Curran laid out the guidelines for physical distancing for construction sites, noting that six feet of space must be kept between workers, but if that’s not possible then they must wear a face covering. For indoor construction projects, there can be no more than one worker per 250 square feet. 

Manufacturing, construction and wholesale trade accounts for 17% of the Nassau County economy, Curran said. 

Phase 2 in Nassau County would mean reopening of professional services including accounting and law firms. Phase 2 also reopens full retail services, though they would look different with additional PPE and sanitizing.

Curran is pushing for barber shops to be opened in Phase 2 as well, though it’s still unclear under state guidance what phase they are in, she said. 

Regarding summer camps and summer daycare, Curran is still waiting for state guidance on what these services may look like and when they’d be able to reopen, she said.

1:49 p.m. ET, May 27, 2020

Cuomo on Trump infrastructure meeting: "It was a good conversation"

State of New York
State of New York

New York Gov. Andrew Cuomo said in a news conference that he and President Trump have "political differences” but their meeting today was about how to “supercharge” reopening the state. 

Cuomo called the meeting with the President a “good conversation” and said Trump “understood what we were talking about." 

“It was not about politics. It was not about any of that. It was about how do we supercharge the reopening, especially in New York, which has been hardest hit. How do we take some of these big infrastructure projects that have been sitting around for a long time, which if we were all smarter and better, we would have done 30 years ago, and actually get them up and running because we have to do this work anyway, and because we need the jobs now more than ever,” Cuomo said.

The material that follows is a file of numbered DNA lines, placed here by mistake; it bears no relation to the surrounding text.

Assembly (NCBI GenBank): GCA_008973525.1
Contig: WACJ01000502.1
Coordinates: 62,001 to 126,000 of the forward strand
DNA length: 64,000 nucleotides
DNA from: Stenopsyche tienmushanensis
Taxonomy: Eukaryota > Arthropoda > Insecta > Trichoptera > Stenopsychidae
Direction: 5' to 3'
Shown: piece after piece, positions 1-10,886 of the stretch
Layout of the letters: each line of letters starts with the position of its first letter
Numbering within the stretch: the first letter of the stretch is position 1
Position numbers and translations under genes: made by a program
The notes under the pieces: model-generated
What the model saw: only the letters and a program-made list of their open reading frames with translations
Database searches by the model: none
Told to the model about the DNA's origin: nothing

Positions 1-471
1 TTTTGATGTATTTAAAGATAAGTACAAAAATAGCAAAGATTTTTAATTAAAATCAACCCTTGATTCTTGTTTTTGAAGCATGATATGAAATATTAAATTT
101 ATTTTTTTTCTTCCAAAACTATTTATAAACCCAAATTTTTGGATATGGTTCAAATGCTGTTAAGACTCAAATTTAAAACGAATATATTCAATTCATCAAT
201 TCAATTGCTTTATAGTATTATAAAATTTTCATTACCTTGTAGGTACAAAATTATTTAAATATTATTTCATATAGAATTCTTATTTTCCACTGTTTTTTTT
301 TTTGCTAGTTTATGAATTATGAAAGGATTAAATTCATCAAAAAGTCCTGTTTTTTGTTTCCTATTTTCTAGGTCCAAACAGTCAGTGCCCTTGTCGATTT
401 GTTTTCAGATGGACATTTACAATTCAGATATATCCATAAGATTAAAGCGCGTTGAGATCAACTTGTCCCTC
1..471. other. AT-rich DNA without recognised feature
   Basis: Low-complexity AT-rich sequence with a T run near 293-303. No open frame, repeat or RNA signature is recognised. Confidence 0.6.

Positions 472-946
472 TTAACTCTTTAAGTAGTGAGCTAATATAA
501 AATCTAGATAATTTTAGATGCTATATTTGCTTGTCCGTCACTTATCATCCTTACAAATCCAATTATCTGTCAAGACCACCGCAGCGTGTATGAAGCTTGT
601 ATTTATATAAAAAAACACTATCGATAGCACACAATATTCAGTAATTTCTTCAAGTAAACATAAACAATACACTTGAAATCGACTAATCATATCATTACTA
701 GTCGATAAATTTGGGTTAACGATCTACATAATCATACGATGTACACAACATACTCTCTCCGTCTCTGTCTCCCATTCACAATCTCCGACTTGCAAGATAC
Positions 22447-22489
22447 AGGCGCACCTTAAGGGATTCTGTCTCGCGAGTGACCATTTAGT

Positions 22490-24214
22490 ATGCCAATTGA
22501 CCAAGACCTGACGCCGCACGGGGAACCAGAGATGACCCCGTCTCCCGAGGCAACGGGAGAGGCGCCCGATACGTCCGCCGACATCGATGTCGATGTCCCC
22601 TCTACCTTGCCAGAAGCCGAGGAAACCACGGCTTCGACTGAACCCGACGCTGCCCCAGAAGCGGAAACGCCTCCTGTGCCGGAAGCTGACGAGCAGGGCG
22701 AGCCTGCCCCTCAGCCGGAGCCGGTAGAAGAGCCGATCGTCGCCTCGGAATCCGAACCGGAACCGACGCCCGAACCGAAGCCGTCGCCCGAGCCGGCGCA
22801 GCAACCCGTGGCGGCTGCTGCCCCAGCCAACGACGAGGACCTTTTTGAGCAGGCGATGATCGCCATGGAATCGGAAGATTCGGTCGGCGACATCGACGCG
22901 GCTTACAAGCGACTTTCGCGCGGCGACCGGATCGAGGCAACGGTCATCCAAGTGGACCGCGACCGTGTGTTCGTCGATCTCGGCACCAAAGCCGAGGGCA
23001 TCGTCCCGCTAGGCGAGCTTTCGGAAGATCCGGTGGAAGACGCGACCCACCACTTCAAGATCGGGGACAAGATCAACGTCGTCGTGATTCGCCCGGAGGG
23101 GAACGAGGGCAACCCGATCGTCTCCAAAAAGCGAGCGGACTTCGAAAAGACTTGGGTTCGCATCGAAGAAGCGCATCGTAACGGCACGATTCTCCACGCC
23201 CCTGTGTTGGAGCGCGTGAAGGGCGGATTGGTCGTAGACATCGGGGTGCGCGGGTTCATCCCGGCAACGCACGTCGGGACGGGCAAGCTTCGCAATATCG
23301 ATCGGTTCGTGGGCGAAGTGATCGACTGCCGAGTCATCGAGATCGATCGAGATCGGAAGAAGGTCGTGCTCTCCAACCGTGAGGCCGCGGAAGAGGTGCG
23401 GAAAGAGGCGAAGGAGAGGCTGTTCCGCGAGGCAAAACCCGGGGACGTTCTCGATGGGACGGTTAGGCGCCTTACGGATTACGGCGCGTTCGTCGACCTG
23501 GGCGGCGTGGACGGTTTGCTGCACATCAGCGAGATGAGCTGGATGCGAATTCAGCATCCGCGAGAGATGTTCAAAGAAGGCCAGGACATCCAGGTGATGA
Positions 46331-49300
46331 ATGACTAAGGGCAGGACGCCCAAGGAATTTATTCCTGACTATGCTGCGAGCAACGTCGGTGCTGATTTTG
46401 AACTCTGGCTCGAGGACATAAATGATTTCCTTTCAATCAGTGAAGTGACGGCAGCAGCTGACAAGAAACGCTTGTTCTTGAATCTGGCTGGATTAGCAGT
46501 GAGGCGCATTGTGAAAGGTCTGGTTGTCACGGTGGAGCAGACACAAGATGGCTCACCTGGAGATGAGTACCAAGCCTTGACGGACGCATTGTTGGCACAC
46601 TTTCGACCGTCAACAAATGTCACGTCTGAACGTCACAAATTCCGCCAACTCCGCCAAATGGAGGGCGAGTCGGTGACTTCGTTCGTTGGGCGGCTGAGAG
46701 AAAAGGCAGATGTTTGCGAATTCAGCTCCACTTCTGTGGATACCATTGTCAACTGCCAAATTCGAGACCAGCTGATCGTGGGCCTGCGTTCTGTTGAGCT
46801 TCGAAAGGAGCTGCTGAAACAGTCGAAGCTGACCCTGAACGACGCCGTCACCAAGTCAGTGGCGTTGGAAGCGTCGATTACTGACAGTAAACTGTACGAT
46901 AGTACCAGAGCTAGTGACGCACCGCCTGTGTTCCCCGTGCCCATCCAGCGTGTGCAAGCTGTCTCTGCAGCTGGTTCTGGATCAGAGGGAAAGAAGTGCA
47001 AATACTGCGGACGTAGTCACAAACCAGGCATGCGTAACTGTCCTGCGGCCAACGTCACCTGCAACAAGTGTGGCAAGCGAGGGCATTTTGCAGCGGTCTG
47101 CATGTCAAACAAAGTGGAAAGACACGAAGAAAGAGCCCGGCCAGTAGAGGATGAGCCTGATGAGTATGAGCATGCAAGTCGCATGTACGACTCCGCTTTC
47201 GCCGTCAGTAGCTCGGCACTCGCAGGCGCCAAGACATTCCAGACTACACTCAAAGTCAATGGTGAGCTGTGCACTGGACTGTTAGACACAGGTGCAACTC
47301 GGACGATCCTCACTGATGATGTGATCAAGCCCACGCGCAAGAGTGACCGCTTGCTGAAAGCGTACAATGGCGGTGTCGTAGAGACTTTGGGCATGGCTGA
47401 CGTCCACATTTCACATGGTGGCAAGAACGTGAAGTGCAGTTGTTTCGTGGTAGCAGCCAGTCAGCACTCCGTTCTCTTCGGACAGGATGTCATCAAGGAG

Cuomo added the President acknowledged that New York is "very aggressive" about getting these infrastructure projects done.

“Now is the time to stimulate the economy by doing construction, you want to supercharge the opening, that’s how you do it," he said.

“We are still living on the infrastructure built by our grandparents,” the governor added.

Cuomo met with the President at the White House in a closed meeting earlier today to discuss infrastructure projects as well as the economic and medical impact of the coronavirus.

1:40 p.m. ET, May 27, 2020

Cuomo blasts Congress for delaying recovery funds

From CNN's Brian Vitagliano

State of New York
State of New York

New York Gov. Andrew Cuomo blasted Congress on Wednesday for delaying funding to the states during the coronavirus pandemic.

There can be no national recovery if state and local governments aren’t funded, he said.

“Do you really think we should starve state governments?” Cuomo asked.

“What is the national economy but for a function of the states, there is no nation without the states," he added.